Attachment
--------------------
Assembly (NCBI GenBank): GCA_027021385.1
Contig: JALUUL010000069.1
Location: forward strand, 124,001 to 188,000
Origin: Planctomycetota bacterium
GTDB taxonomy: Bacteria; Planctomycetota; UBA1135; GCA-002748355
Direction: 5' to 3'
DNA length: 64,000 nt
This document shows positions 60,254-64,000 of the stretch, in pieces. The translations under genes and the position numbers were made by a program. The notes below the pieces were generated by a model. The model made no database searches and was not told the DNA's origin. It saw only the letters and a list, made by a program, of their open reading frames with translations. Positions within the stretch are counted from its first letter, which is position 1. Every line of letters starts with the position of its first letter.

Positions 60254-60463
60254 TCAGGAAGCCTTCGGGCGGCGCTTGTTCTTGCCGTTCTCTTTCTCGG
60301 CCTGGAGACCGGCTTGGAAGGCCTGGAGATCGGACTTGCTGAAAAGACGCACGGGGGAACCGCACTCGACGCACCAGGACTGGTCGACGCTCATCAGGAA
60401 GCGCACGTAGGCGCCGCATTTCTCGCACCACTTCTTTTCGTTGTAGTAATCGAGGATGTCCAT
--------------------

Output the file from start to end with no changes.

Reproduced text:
Assembly (NCBI GenBank): GCA_027021385.1
Contig: JALUUL010000069.1
Location: forward strand, 124,001 to 188,000
Origin: Planctomycetota bacterium
GTDB taxonomy: Bacteria; Planctomycetota; UBA1135; GCA-002748355
Direction: 5' to 3'
DNA length: 64,000 nt
This document shows positions 60,254-64,000 of the stretch, in pieces. The translations under genes and the position numbers were made by a program. The notes below the pieces were generated by a model. The model made no database searches and was not told the DNA's origin. It saw only the letters and a list, made by a program, of their open reading frames with translations. Positions within the stretch are counted from its first letter, which is position 1. Every line of letters starts with the position of its first letter.

Positions 60254-60463
60254 TCAGGAAGCCTTCGGGCGGCGCTTGTTCTTGCCGTTCTCTTTCTCGG
60301 CCTGGAGACCGGCTTGGAAGGCCTGGAGATCGGACTTGCTGAAAAGACGCACGGGGGAACCGCACTCGACGCACCAGGACTGGTCGACGCTCATCAGGAA
60401 GCGCACGTAGGCGCCGCATTTCTCGCACCACTTCTTTTCGTTGTAGTAATCGAGGATGTCCAT